A sentencing memo released by federal prosecutors in December endorsed Cohen’s implications against the president. It stated Cohen carried out both hush money payments “in coordination with and at the direction” of Trump.

Both the illegal corporate and campaign contributions refer to Cohen’s efforts to quash negative stories about Trump’s alleged affairs with porn star Stormy Daniels and model Karen McDougal, just weeks before the election.

Federal prosecutors in the Southern District of New York initially began investigating Cohen for potential campaign finance law violations in part because of a $US130,000 hush-money payout to Stormy Daniels, but the inquiry expanded to Cohen’s potential tax and bank fraud relating to his taxi medallion business.

But Cohen’s transformation is perhaps most notable because of the dramatic manner in which he turn away from Trump; having gone from saying he would “take a bullet” for Trump, to incriminating him in two serious federal crimes, possibly throwing the US into uncharted constitutional territory.

Read more: Trump has been implicated in several federal crimes, but here’s why experts say he hasn’t faced legal consequences

Why Cohen took the plea deal

Jeffrey Cohen, a practicing attorney in New York City (no relation to Michael Cohen), told INSIDER in a phone call in August that, given the severity of the federal charges involved, taking a plea deal was, in his view, the best way for Cohen to hedge his bets in this matter.

“His lawyers almost definitely knew he was going to lose,” he said. “If you take a plea before trial, you do better than if you try to approach a deal after the government has invested the time and money in trying the case, In this case, my feeling is that he just didn’t have a choice.”

Deputy US Attorney Robert Khuzami said Cohen’s conduct reflected a “pattern of lies and dishonesty” in a press conference after Cohen’s August hearing and said they were “particularly significant when done by a lawyer.” Similar statements were made at Cohen’s sentencing hearing on Wednesday, as prosecutors accused him of engaging in a “pattern of deceit, brazenness and greed.”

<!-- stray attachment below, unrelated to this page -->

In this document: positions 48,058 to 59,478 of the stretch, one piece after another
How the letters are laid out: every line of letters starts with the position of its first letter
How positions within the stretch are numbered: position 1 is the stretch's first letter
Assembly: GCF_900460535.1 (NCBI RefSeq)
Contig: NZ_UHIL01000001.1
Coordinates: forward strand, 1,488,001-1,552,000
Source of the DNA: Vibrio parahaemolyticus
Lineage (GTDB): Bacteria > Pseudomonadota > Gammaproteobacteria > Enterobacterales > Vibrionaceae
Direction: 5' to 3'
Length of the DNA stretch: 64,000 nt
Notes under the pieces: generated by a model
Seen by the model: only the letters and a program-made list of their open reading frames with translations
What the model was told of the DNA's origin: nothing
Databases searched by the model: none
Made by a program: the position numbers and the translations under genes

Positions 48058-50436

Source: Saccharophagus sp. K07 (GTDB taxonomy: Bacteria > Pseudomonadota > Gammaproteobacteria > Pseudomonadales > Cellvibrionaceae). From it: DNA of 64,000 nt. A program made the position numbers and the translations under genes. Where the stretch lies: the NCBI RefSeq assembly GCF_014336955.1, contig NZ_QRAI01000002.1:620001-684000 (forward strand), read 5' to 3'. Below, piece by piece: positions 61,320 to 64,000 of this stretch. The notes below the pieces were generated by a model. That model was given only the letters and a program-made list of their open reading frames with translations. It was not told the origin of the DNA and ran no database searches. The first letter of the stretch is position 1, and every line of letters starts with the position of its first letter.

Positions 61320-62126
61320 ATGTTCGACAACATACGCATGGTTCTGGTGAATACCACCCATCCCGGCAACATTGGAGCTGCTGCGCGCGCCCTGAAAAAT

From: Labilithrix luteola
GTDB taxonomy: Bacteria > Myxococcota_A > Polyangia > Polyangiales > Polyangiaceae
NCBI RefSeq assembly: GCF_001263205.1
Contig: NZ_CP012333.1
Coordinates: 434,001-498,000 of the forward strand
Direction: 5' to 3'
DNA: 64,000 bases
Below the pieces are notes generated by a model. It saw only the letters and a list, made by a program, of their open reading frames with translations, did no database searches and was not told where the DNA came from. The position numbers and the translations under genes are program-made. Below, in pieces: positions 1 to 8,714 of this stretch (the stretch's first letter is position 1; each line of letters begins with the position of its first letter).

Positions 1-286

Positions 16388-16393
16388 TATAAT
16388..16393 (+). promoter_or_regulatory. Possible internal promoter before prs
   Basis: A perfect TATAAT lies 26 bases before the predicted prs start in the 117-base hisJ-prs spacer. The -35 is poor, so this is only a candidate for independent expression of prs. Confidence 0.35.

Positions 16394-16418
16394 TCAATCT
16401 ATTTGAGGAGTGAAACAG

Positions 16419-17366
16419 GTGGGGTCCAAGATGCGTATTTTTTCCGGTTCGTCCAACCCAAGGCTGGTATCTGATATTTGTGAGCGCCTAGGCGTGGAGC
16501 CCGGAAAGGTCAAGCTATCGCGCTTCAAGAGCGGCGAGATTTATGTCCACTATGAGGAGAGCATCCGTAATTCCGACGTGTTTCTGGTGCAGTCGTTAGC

“They were going to crucify him,” Jeffrey Cohen speculated. “If he went to trial and he lost, he would have gone to jail for the rest of his life.”

Cohen could have faced up to 65 years of prison, if convicted. He’d hoped his cooperation would translate into no time behind bars, but Judge Pauley on Wednesday said it did “not wipe the slate clean.”

‘The straw that broke the camel’s back’

Chris McGrath/Getty ImagesPresident Donald Trump and Russian President Vladimir Putin at their summit in Helsinki, Finland, in July.

In an interview with INSIDER in August, Lanny Davis, an attorney for Cohen, said his client “started to unload on me about Trump’s suitability to be president, his temperament, the Twitter, the venom, the anger,” long before he pleaded guilty.

Davis described Trump’s controversial summit with Russian President Vladimir Putin as the “straw that broke the camel’s back” for his client.

He said Trump’s public doubting of his intelligence community’s assessment that Russia interfered in the 2016 election in favour of Putin’s denial made his client “very emotional.”

Davis described Cohen as feeling “liberated” after entering his guilty pleas and having the freedom to now speak his mind.

Cohen will ‘state publicly all he knows’ about Trump

During Wednesday’s congressional testimony, Cohen called Trump a “racist,” a “cheat,” and a “con-man” who engaged in criminal conduct while in office.

Cohen levied several bombshell accusations against Trump in the statement. For instance, Cohen said Trump had previous knowledge of Wikileaks’ plans to release a trove of hacked emails from the Hillary Clinton campaign and the Democratic National Committee days before the Democratic National Convention in 2016.